# Freedom from the tyranny of gravity

So I've been browsing Worldbuilding for a while now and the answer to so many questions seems to be "No, gravity doesn't allow it".

Gravity (and the square-cube law, but as I understand the problem with that is also gravity) means we can't have believable dragons, giants (of any kind), large insects, flying whales. Even tall buildings and various sci-fi spaceship abilities are limited by gravity.

So I'm wondering is it possible to replace gravity with a similar force that keeps things attached to planets and makes things fall (orbits are a nice extra bonus but optional for the purpose of this question) and all the other things we expect from gravity, but that doesn't crush our giant creatures or make large flying animals impossible. Just lowering gravity isn't enough, that comes with its own different set of problems.

Obviously you can handwave this (and most stories and worlds must) and it's not something that would directly be mentioned in most cases but I'd like to know whether there is some other formula for gravity or another way to implement a similar force that allows fantasy worlds and creatures to exist without handwaving.

I understand this question may be impossible (or very difficult) to answer, but we have some very clever people on here so I'd be interested to see what they can come up with.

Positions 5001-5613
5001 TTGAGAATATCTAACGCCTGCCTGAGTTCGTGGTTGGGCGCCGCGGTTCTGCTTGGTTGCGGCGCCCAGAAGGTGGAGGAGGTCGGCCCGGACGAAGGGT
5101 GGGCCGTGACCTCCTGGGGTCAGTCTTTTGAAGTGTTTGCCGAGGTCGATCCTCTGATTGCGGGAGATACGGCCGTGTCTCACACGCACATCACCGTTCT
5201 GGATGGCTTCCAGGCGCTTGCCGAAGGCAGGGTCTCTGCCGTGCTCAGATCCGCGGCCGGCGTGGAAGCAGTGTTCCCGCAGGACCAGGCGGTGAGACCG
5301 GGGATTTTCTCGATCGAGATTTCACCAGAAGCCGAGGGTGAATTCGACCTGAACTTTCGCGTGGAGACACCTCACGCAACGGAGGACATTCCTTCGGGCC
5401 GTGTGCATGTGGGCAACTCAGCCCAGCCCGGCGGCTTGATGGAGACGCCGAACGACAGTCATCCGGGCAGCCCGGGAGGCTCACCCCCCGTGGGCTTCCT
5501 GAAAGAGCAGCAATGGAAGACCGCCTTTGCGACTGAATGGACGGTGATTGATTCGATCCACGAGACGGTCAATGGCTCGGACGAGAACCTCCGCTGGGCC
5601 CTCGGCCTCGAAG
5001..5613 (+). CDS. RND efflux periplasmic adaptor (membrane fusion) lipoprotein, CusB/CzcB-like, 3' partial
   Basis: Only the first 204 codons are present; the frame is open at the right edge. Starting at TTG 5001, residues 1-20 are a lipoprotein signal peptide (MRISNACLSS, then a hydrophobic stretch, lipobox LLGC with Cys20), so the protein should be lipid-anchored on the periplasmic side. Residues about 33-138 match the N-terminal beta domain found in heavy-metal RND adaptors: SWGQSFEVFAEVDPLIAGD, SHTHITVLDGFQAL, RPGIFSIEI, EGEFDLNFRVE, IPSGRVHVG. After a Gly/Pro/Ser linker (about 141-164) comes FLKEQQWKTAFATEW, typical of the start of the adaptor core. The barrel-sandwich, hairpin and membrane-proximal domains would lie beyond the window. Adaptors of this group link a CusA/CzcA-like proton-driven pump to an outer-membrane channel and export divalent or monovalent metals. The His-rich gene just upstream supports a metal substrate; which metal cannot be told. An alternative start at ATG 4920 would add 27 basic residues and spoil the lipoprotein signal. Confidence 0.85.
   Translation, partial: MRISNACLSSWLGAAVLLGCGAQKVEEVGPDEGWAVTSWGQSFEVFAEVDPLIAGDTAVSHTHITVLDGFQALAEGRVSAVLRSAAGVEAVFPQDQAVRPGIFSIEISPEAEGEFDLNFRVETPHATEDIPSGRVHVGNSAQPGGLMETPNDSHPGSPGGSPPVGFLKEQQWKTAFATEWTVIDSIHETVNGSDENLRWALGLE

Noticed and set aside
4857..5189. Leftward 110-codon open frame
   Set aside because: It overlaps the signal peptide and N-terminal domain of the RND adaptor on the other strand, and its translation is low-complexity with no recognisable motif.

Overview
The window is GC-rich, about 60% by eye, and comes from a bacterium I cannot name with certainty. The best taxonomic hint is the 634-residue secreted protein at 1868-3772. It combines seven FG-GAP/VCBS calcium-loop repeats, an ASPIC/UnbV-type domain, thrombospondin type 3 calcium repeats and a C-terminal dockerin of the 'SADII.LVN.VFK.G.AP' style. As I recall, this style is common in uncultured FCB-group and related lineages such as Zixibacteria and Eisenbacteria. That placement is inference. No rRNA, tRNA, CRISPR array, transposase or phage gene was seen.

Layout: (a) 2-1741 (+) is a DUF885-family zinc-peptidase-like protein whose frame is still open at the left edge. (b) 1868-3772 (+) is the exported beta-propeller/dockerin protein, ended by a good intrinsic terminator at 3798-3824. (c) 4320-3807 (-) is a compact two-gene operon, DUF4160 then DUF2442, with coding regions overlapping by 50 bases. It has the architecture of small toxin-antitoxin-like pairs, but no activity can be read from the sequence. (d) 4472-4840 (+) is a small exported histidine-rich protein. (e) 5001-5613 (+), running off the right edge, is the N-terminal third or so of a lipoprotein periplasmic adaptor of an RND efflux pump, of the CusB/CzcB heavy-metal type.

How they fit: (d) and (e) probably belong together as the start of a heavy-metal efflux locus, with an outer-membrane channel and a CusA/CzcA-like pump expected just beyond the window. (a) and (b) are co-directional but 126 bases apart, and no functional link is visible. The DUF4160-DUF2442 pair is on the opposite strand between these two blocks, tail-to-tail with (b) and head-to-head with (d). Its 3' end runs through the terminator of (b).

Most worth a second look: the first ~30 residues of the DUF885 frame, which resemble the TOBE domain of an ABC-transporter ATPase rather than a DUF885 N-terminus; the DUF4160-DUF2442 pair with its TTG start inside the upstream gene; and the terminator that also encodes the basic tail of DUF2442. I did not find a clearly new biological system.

• Comments are not for extended discussion; this conversation has been moved to chat. – JDługosz Apr 21 '17 at 16:36
• Sure, set your world in an 2D universe and the square cube law will no longer bother you. – SurpriseDog Nov 21 '19 at 3:59
• Pesky, annoying gravity, ruining WBuilding for everybody... Write to your elected moderator today - vote to cancel gravity! – Nahshon paz Nov 21 '19 at 9:26

Gravity (and the square-cube law, but as I understand the problem with that is also gravity) means we can't have believable dragons, giants (of any kind), large insects, flying whales. Even tall buildings and various sci-fi spaceship abilities are limited by gravity.

Actually, flying whales already fly in the lowest layer of earth's atmosphere, which is liquid. Having a liquid, breathable atmosphere could allow tall buildings, heavy flying animals and so on, without touching gravity, but compensating it by changing buoyancy. Or you can keep the atmosphere like it is, and invent some extra low density materials.